8) Are you an avid reader and have you always been? What’s the first book you ever read that really touched you emotionally and moved you?  Who is your favorite author? What book are you currently reading?

Yes, I am an avid reader. I love all sorts of genres, so it’s tough to share the first book that really touched me emotionally and really share my favorite author’s name. My favorite book of all time is A Long Way From Home by Connie Briscoe. When I was younger, I loved reading love stories and more sensual books by authors like Zane and Eric Jerome Dickey. While in junior college, I read Makes Me Wanna Holler by Nathan McCall and fell in love with his writing style. It was relatable! As I grew in my spiritual journey, in leadership, and in my profession, I grew to love books by Bishop TD Jakes, Iyanla Vanzant, Howard Thurman, John C. Maxwell, Bruce Wilkinson, Wayne Dyer, and many others. 

I wish I could say that I am only reading one book, but more often than not, you will find me reading several books at once. I really enjoy history books that shed light on the life of my ancestors and self-help books. I am currently reading Radical Self-Forgiveness by Colin Tipping, Self-Care for Empaths by Tanya Carroll Richardson, Why We Can’t Wait by Martin Luther King Jr., and rereading Jesus and the Disinherited by Howard Thurman. 

9) The Pandemic was a challenging time for some writers and creative individuals but also for others it was time that they needed to focus on their creative passions. Which side of that spectrum do you fall on? Are there any lessons or nuggets of wisdom that you gained during the Pandemic that help you within your writing career? Did the quarantine stifle your creativity or did it make you even more driven to get things done?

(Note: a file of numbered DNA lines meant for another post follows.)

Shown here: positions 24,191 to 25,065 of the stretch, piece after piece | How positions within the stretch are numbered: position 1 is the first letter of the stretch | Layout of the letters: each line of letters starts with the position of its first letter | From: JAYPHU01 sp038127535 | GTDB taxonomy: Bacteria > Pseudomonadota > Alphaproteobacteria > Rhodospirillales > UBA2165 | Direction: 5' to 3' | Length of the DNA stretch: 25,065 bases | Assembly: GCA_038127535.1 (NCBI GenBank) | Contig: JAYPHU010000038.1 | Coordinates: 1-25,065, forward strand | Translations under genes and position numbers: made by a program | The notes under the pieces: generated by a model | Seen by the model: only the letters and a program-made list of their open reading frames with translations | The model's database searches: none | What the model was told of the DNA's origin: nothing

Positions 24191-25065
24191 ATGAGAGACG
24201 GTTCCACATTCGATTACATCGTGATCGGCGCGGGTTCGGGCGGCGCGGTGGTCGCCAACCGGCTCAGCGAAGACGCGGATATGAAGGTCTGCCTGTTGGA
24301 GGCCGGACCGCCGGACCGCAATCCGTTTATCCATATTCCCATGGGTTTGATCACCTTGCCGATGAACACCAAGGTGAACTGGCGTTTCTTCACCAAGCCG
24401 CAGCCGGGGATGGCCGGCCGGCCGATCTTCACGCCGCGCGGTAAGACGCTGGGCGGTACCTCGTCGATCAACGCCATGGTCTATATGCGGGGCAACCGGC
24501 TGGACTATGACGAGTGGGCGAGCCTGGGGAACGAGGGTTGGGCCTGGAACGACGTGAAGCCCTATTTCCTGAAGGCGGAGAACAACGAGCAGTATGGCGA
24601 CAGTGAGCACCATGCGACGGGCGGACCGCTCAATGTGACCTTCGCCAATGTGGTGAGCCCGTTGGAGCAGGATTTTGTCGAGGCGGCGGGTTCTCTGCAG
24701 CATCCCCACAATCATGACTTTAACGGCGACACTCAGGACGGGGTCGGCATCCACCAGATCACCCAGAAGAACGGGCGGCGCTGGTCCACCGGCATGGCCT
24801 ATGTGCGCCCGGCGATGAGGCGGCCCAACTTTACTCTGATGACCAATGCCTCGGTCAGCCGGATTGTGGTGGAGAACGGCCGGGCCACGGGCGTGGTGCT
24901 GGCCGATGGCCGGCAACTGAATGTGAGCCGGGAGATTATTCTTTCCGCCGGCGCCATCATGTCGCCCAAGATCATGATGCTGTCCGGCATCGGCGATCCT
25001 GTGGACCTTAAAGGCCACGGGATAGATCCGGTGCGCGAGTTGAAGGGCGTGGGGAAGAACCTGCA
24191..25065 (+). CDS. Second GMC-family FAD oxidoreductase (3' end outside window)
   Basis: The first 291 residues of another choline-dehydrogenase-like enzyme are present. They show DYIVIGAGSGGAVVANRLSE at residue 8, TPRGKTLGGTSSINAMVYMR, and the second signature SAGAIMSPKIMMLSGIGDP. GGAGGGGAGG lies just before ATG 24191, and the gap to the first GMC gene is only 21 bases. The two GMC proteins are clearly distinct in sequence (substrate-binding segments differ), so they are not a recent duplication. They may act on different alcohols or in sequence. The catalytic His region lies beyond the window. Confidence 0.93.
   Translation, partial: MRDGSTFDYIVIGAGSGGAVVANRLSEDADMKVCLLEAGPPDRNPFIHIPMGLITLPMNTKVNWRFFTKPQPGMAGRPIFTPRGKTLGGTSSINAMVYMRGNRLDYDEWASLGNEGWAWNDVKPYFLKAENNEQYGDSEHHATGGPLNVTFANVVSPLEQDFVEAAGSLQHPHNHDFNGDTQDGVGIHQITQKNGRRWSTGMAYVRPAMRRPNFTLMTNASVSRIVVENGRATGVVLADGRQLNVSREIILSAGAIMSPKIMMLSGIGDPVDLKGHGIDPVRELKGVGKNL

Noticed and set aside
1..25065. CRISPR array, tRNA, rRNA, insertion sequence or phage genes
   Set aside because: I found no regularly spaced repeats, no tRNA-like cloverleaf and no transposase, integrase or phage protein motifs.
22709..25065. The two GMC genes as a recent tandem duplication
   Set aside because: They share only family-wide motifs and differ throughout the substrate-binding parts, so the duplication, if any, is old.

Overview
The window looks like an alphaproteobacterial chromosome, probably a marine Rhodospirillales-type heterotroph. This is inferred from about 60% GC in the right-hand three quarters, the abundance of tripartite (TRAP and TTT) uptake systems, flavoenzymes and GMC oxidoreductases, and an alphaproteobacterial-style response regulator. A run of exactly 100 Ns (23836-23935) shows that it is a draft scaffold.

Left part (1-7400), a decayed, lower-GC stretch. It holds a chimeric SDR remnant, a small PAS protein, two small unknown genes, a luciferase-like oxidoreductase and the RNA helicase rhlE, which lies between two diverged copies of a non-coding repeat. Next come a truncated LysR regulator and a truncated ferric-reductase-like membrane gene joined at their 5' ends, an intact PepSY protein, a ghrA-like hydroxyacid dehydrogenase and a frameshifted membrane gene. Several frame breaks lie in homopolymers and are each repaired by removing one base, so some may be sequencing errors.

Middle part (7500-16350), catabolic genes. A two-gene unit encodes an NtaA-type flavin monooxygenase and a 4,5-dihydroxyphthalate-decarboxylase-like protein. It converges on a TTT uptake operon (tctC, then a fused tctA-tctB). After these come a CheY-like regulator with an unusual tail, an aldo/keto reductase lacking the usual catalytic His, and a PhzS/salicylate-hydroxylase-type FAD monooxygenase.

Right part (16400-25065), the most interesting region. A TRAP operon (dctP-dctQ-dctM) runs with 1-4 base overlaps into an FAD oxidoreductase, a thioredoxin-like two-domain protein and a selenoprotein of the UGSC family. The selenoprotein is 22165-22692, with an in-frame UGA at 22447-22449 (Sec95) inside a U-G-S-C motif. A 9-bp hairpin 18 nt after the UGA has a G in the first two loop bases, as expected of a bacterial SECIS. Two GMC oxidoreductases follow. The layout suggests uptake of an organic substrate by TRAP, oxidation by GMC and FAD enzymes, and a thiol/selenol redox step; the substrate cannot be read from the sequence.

The Pandemic definitely drove me to write more, and it forced me to dig deep into my soul to explore other aspects of my creativity. All of a sudden, I found myself painting too. The Pandemic reminded me of the brevity of life, the importance of doing things that bring me joy, and it taught me to set healthy boundaries. 

10) What are your thoughts about how the publishing industry as it is being represented today? Do you lean more towards traditional publishing or self-publishing as a preference? Does being a hybrid author interest you? 

I really haven’t thought much of the publishing industry lately. I guess I had not considered that thoroughfare because of how challenging some of my colleagues and friends say it has been for them to get published. I tend to lean into self-publishing, but I love the idea of being a hybrid author. As a free-spirited person, I enjoy flexibility.  

11) I feel like writing is a remarkable tool to help people not only express themselves, but also to cope emotionally and mentally.  I know for me I write to be and feel more authentic. What unique quality is there about you, about your art, that you feel represents your authenticity?  How does writing help you to be more empowered in your purpose?

Writing allows me to paint vivid images in the minds of my readers. I share my stories and experiences in ways that are relatable. I know how to bring a smile to your face and draw you into the emotion of the character. Writing helps me be more empowered in my purpose because of the impact on the readers. When the audience provides feedback it reminds me of why I share my writings. Essentially, I could write and keep it to myself just because I enjoy writing. However, I don’t want to bury my gift. That would be selfish. Every experience we ever have in this life is for someone else. It’s not for us to hoard the experiences or hide the lessons.  

Thank you for allowing me the opportunity to share my story and writing journey.